Focus on Qatar

Western principles of leadership are valued and in demand, but Westerners should be careful not to be perceived as dominating the classroom.

Given the culture of growing global competition, businesses are developing executives based on talent, creating opportunities for nationals to excel—regardless of gender. In developing nations, ex-pats often are called upon to develop talent and anticipate the needs for the next generation of leadership demands.

Qatar is an excellent example of a national initiative with global impact: The Qatar Foundation for Education, Science and Community Development was established in 1995 by Qatar’s royal family, and proposes a shift in the state economy from oil to knowledge-based enterprises by supporting education at all levels.

As part of this initiative, HEC Paris (École des Hautes Études Commerciales de Paris), a business school for leadership education, introduced the region’s first Executive MBA Program. My work is the leadership development component of the program’s degreed curriculum.


The essential goal of any training session is to establish a safe learning partnership. Students and faculty should all feel comfortable expressing themselves and sharing ideas as peers. This requires making the content relevant to the lives and careers of everyone in the room, while still observing local societal and religious customs. Balancing the art of being the leadership expert with that of being a faculty peer is vital to establishing a mutually beneficial learning environment.

Qatar is home to some of the most diverse classrooms in the world. While this degree of diversity adds complexity to the work, it is also an opportunity to enrich the learning partnership by allowing the class participants to mediate cultural differences.The classroom then becomes a learning lab in itself, enhancing our ability to educate and develop personnel who drive the organizational strategy by being interpersonally effective in their roles.


Always understand and respect the values of the region to ensure content is congruent with its values and culture. Western examples that violate Islamic prohibitions (those associated with co-ed socializing, alcohol consumption, etc.) will diminish effectiveness and possibly offend your clients.

Further, teaming may not come as easily as it does in North America. Many Qatari and other Middle Eastern nationals are not accustomed to challenging instructors or addressing Socratic questions. If carefully organized, small groups prove effective by offering a more comfortable environment in which to share opinions. Given the way in which age interacts with gender for authority, it is also advisable to allow time for private consultation with female students who might feel restrained by the group’s dynamics (note that despite common misconceptions, women in Qatar are widely respected). This is often the case with older students, as well.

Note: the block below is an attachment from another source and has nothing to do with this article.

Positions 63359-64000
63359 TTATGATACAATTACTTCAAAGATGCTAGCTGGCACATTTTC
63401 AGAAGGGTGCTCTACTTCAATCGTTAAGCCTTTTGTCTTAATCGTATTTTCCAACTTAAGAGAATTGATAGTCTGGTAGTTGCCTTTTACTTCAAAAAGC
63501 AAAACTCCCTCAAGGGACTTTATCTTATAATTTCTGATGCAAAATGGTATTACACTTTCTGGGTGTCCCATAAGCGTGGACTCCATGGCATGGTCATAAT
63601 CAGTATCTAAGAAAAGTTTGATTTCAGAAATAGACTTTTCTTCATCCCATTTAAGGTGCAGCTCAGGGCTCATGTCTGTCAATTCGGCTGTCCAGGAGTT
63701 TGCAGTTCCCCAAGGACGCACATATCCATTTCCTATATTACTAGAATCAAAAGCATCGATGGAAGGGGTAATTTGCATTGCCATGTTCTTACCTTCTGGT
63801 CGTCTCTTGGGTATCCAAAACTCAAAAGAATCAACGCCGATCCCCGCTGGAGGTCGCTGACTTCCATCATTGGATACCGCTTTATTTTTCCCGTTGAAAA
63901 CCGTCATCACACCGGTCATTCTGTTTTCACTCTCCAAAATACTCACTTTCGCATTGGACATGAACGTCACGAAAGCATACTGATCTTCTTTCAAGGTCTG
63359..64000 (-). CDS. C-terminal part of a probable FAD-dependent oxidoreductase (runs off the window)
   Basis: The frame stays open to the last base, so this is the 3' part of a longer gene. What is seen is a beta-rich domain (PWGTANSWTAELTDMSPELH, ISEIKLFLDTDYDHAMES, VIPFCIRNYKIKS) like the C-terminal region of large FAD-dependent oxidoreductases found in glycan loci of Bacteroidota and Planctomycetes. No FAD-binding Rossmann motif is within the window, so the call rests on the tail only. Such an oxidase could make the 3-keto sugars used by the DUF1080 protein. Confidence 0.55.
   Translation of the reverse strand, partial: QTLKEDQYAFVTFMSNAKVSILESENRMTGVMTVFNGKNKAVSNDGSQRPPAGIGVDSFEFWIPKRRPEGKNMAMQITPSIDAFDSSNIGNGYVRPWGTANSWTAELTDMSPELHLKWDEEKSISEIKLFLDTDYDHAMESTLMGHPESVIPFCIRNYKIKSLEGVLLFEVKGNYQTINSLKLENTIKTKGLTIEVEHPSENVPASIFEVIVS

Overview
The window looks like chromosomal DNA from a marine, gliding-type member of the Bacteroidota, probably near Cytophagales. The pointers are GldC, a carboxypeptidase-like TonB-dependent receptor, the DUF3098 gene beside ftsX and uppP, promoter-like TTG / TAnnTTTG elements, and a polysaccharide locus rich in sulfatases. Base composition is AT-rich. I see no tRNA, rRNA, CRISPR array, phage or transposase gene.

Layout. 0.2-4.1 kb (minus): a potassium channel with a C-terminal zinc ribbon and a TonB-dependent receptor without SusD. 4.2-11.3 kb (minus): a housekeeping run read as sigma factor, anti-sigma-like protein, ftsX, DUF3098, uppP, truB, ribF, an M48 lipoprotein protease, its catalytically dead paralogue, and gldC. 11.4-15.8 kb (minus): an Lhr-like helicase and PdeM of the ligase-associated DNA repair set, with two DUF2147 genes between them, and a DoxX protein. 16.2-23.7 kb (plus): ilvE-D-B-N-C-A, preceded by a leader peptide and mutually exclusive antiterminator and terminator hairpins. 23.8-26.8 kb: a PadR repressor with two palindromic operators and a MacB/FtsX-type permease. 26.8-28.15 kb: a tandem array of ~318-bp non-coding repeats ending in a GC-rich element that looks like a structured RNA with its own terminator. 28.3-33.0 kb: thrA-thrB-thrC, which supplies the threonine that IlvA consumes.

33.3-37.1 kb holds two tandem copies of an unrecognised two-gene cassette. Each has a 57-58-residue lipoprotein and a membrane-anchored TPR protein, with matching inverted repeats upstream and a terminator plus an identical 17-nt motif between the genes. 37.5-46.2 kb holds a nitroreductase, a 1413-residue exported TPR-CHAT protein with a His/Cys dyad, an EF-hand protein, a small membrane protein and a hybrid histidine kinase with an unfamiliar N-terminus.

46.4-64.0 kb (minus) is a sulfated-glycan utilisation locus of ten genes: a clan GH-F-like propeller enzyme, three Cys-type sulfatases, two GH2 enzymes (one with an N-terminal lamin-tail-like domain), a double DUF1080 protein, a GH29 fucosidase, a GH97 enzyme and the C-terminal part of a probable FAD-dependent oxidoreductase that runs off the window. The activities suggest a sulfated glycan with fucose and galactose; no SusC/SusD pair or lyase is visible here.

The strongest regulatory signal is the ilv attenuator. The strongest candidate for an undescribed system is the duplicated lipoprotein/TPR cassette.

Western principles of leadership are valued and in demand, but Westerners should be careful not to be perceived as dominating the classroom. As Western educators, remember to use care when offering corrective statements or one-on-one feedback, for maintaining dignity is an important cultural element to be preserved.

Open dialogue is the goal. The ideal learning engagement should be shared between learners and faculty. Once it is clear that cultural differences and boundaries will be respected, training becomes a lively and mutually rewarding experience.


  • Respectfully manage breaks to coincide with prayer time.
  • Post the location for male and female prayer rooms.
  • Do not rush meals—including coffee and tea breaks— as food is key to comfort. It is not customary to eat and run; conversation is part of good manners.
  • Asking about life events is fine, but personal questions about family are not seen as appropriate. In the U.S., it shows interest, but here, it is seen as invasive.
  • Many men observe their faith in orthodox ways and, thus, hand-shaking is not permitted with women. It, therefore, is best to allow hand-shaking to be initiated by the participant.
  • English is strong in the region, but Western colloquialisms are not easily understood.
  • Be sure videos and training cartoons are culturally sensitive.
  • Women need to sign a consent form for video recording. Their faces are not to be photographed.
  • Provide opportunities for women in the class to consult with you privately as needed.

Lily Kelly-Radford, Ph.D., is a psychologist, executive coach, and leadership development consultant. She is a partner in Executive Development Group.